Moon People was printed on the moon and posted to Earth on the lunar eclipse, 15.06.2011.

There was a slight delay at immigration and customs as we had quite a lot to declare.


Here's an extract from Chapter 17, Work


There are many unusual jobs to be done on the moon, such as prism shifing, quark cracking, diluting sonic booms, counting yeast cells, carving winds, scratching aprons, threading eyebrows, cleaning shock waves, and making sure silent jars don't talk to each other. We have people to do all these things.

We also have people that dissect blue giants, make idea hovercrafts, collect the static electricity from the dreams of stray kittens, rake ponds and tame wild funk-horses. It's the only place in the solar system where you will see space-pool skiffers and jeologists.

Some jobs are filthy, dangerous and disgusting. Some are all of those things. For example, we have people who work as toenail chewers, footprint lickers, pong chasers, wuzzle buffers, and armpit dandruff harvesters.

Some moon people don't seem to do much at all. It looks like they are doing nothing, but they are actually quite busy working their socks off thinking something through. They tend to think of things no one else would ever dream of, and we call them professional wonderers. These are not to be confused with professional wanderers, who spend most of their time tracking and smelling astronaut footprints across the moonscape.

Professional wonderers might ponder whether an insect trapped in amber can dream of seaweed. They might think about whether freeze-dried ideas are better for you than fresh ones. They might wonder how many inflatable numbers in Crater 67 have hairy insides.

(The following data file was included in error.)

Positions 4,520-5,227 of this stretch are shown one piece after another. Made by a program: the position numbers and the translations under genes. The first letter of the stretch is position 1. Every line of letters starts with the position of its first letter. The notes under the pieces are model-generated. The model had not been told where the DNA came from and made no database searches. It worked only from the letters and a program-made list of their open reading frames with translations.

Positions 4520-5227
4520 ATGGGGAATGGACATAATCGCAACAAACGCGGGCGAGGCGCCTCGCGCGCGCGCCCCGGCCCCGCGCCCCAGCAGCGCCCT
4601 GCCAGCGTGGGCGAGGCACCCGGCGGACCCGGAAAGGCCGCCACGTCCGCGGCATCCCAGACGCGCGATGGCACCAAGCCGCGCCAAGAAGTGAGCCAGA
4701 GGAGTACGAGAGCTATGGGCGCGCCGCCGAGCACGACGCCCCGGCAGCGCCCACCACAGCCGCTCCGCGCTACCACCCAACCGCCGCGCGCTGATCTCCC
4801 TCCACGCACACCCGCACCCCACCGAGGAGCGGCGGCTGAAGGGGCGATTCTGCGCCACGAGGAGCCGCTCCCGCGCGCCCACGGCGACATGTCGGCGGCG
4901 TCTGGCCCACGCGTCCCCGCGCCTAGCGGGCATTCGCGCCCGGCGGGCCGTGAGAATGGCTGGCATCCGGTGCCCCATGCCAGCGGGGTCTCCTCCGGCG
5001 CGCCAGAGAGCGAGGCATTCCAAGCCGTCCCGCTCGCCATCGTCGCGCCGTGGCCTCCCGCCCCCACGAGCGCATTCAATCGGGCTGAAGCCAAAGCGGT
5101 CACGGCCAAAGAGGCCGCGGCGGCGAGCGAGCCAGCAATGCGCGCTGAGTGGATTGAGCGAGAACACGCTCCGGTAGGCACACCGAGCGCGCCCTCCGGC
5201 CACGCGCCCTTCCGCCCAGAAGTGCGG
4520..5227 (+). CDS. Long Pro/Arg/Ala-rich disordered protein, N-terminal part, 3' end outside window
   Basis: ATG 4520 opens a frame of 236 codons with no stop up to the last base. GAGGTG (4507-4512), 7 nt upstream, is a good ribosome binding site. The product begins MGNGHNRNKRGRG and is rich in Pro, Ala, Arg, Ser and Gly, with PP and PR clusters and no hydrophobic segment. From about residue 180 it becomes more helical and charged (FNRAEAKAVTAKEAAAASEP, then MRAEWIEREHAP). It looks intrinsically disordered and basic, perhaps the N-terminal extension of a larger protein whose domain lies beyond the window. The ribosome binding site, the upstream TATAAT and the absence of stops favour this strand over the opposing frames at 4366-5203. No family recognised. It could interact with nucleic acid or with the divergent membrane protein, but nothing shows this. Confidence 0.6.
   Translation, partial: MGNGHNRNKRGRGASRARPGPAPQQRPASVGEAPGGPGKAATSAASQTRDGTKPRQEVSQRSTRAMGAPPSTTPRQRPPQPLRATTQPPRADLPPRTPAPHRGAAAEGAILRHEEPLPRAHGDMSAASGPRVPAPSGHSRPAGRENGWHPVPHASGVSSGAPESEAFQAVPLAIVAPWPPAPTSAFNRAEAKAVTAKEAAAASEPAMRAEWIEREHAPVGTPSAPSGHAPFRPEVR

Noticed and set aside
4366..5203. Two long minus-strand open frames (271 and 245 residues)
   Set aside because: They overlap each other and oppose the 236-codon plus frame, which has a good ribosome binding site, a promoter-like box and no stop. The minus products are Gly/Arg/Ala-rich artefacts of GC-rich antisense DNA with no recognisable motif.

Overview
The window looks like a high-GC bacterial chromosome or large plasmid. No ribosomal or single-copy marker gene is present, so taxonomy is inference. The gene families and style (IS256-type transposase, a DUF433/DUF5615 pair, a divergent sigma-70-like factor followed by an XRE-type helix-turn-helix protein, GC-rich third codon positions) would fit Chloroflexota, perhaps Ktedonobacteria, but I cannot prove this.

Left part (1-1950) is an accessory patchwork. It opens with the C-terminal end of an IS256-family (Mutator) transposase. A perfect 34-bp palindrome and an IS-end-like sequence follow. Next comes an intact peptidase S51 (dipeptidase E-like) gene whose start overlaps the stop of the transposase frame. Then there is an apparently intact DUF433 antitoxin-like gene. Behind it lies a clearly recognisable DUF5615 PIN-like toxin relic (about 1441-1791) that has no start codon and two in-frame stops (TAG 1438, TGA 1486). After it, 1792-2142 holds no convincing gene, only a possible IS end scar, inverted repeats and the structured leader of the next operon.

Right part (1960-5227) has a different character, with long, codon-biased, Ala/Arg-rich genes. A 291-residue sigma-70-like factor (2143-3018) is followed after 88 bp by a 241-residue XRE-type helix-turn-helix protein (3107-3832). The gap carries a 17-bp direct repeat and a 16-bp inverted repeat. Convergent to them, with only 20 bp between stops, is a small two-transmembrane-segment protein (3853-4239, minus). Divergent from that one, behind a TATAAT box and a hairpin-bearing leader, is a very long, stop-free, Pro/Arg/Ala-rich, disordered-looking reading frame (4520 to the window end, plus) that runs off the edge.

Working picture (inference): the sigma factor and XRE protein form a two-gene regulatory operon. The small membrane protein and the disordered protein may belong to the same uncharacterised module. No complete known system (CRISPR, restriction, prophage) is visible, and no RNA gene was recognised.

None of these ponderings seem relevant to many people, but they often help us to find the answer to another question. For example, a cure for knee unhappiness was found after someone sitting next to a professional wonderer posed the question, 'Can clairyovant shipwrecks taste dolphin shadows?'

Story weavers have one of the best jobs on the moon. They move from zone to zone inside a train of thought, looking for discarded threads of stories, which they then knit together into a patchwork tale.

Story threads can be found pretty much anywhere. Some blow about in the wind, some dangle from trees, and some can be found under furniture.

Story threads consist of single or double yarns, and they come in many different colours, textures, and materials.

Story weavers tend to work alone, but they have been known to join together if their ideas are threadbare. Once a story has been woven to a staisfactory standard, it is then shared with a circle of gabs, who wrap it around their minds and give it a good shake. This releases a lot of story dust into the atmosphere, which is breathed in by anyone within a 20kn radius.

Gabs will move around the moon shaking their minds in as many zones as they can before swallowing themselves and burping their souls into space.

Some people on the moon work as noise quashers. These highly skilled engineers spend their time getting rid of noises by matching sounds so they cancel each other out. When two sounds mix, together they can make silence, which is music to the ears of a moon quasher. Not all sounds mix together in this way, and sometimes a bigger noise can be made.

For example, if you combine the loud cracking warble of a griker bird with a wockle cough, then you get a real ear bashing. But if you mix together the woosh of a click with the wash of a clock, then you get absolute hush. And that's why we need noise quashers.

You see, sometimes we need some peace and quiet, but we can't always get it, especially if one of our neighbours has a nunk that yips all day.

As you know, moon people are always losing their eyeballs, and so we have a team of moon people who go everywhere picking them up and cleaning them. Eye catchers are employed in every zone to clean the streets of eyeballs to avoid people stepping on them.  

If an eye catcher is in the right place at the right time, then some eyeballs......




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